The visits also made an impression on their hosts. "Seeing the faces of the Russian parents after they had the Chechens to stay, it was obvious they had been surprised, too. They said they were struck by what lovely children they were," said Kuprin, who has a 10-year-old son.

The 30 Chechen children who came to Moscow were among some of the most needy. Eight wore slippers because they had no real shoes. All were at least two years behind with their schooling. Most had no fathers. All of them have been scarred by the war.

When troops stormed Grozny on New Year's Eve 1994, Madina Beksultanova and her father, Khampasha, were caught outside during an air assault. They dropped to the ground, the father lying on top of the little girl to protect her. He died when his head was torn open in the bombing, but Madina survived.

Now 7, Madina still sleeps with her mother and wakes up screaming from nightmares. When you meet her, though, Madina is full of smiles. But she doesn't really speak, just clings to your hand and plays with her hair-band. At breakfast, she can't get the food down fast enough.

Aslambek Aidamirov, a freckle-faced 10-year-old, lost his parents in the first war too. Like Madina, when the second war began in September 1999, he was immediately taken out of Chechnya to the camps. Aslambek, who has since been adopted by another Chechen family, speaks some English after staying with a family in South Africa last summer, a trip sponsored by a small American charity.

"When I am big, you, I, we get marry," is one of his favorite lines. "How many boyfriend you have?" is another. But it's the novelty of a new language he likes best. "I too much like English," he sighs.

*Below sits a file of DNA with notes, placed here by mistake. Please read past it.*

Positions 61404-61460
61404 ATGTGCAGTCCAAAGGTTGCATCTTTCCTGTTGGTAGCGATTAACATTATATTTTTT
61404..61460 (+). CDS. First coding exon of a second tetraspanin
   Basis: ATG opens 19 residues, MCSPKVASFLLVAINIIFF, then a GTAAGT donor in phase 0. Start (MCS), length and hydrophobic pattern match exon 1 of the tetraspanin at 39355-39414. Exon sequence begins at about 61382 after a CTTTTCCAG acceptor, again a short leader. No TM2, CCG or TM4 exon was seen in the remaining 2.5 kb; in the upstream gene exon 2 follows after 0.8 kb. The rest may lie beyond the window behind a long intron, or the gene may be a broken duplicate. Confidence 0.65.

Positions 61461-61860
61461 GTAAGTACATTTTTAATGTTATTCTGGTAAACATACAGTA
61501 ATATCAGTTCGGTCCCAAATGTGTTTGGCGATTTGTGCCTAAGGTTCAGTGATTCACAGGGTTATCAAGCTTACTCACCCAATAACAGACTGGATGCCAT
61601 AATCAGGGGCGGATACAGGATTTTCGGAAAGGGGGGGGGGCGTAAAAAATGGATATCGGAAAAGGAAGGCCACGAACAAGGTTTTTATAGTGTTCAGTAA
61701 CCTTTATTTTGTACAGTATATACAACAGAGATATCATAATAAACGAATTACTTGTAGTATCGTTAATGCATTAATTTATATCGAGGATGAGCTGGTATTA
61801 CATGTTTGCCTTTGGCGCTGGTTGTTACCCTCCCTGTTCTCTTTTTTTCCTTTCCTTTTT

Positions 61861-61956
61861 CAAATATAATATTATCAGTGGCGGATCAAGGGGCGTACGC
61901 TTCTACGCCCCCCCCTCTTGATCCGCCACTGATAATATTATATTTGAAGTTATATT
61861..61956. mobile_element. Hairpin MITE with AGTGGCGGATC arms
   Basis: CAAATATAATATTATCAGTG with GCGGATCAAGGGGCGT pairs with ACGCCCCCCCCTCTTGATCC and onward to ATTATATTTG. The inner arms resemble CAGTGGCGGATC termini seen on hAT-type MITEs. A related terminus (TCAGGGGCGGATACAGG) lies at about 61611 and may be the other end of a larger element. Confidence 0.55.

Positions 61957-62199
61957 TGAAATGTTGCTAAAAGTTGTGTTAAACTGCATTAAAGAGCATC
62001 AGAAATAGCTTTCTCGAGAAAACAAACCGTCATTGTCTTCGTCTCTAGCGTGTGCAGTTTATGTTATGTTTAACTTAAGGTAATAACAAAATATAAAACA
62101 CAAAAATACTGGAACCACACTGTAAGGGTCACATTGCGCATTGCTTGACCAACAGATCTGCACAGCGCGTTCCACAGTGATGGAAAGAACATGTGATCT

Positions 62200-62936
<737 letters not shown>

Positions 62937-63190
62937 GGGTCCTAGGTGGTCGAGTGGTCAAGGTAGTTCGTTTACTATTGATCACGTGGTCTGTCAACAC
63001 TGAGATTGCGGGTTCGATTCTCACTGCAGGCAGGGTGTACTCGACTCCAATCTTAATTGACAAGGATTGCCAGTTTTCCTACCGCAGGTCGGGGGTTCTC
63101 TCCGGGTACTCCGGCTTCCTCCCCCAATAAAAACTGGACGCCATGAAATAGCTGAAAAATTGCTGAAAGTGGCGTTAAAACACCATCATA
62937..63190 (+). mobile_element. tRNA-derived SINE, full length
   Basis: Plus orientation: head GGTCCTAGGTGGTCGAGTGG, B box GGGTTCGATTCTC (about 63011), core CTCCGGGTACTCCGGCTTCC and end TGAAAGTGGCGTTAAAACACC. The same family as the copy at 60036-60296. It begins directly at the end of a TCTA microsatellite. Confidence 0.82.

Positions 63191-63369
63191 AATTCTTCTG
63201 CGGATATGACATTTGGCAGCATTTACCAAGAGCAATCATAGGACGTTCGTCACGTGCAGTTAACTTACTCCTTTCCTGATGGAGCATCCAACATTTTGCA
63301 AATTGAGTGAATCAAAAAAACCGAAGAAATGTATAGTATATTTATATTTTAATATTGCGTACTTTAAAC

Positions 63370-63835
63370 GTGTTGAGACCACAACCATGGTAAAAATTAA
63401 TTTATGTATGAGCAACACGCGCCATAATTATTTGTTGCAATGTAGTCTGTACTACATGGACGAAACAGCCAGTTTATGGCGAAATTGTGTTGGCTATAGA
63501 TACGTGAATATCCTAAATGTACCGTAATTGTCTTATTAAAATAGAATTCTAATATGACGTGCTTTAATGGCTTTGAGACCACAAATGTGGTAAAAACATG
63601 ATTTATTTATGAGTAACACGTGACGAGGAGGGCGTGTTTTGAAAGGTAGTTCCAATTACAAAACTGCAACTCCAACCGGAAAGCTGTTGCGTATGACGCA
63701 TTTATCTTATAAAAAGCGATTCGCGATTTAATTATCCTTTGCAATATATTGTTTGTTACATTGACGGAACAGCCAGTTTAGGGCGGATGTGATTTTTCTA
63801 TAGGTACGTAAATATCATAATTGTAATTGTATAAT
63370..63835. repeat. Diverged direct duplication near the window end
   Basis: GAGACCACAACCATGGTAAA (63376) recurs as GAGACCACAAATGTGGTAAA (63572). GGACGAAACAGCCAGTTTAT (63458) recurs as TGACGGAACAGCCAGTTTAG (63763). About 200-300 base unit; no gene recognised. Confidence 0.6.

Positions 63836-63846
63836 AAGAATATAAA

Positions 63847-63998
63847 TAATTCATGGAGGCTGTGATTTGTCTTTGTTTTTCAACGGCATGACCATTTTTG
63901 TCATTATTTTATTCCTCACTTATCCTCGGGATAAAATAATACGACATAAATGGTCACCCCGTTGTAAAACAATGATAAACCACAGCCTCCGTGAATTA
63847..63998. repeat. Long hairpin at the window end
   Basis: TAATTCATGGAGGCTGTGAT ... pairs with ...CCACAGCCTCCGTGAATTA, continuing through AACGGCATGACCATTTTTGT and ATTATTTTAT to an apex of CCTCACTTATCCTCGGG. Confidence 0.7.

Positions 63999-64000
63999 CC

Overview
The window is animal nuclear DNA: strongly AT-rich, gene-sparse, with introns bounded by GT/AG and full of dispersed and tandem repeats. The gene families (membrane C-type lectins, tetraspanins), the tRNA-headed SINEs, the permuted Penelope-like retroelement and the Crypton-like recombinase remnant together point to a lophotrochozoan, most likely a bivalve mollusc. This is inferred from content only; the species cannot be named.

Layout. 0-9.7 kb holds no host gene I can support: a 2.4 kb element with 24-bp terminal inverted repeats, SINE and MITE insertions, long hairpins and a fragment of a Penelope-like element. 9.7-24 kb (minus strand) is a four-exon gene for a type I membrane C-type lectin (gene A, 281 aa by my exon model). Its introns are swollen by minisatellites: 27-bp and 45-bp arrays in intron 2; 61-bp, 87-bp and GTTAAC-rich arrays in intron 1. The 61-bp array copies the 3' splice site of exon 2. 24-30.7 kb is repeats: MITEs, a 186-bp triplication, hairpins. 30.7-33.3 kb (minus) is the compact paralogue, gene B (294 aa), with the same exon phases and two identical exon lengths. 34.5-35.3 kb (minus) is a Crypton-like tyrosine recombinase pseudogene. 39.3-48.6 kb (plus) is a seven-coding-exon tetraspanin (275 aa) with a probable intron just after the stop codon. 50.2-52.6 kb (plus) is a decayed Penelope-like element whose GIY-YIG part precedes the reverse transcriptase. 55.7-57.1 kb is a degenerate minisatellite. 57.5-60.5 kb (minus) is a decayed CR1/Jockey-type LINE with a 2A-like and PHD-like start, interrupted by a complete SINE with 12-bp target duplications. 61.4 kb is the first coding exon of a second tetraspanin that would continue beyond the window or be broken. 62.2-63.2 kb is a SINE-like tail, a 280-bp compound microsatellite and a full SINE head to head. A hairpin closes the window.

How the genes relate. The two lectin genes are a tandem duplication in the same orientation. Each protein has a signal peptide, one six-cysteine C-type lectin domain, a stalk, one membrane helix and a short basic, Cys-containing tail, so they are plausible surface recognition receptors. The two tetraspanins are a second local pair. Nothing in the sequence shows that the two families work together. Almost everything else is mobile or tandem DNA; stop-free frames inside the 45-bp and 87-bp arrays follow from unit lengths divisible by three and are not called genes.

The children are unusually generous, offering adults their own candy and ice cream. Mikhail Burkov, a psychologist who worked with the children during their stay in Moscow, said they were over-generous because they were so deprived themselves. When he asked them to draw pictures describing the words "insult" and "blame" they drew Russian flags and police cars.

Elmira Kadirzyanova, 30, a music teacher and mother, immediately signed up to help when approached by the Nadyarnikhs, her friends.

"My son is four. I don't want him to fight in Chechnya when he grows up," Kadirzyanova said while sitting in the back of a bus full of children licking ice cream off their faces and bursting balloons.

"I have a son and daughter growing up. If the war does not end it will affect their lives too. If I can do something to stop it I will."

Kuprin said he also was thinking about his son. "In eight years he'll be eligible for army service. I do not want to pay bribes so he does not go to Chechnya," he said. "What I am trying to do now is to do something to influence his future.

"We can't influence Putin, but we can do this," Kuprin said as he led the children two by two into the Moscow circus. "You can't just live for yourself and your own family. We are influencing how Russians think, and the Chechens will pass on what they have learned here to others at home. This is people's diplomacy."

Anyone wishing to contribute money or toys, picture books, clothes and shoes to the refugee children can contact Alice Lagnado: home, 203-9987; mobile, 8-902-691-7138; e-mail,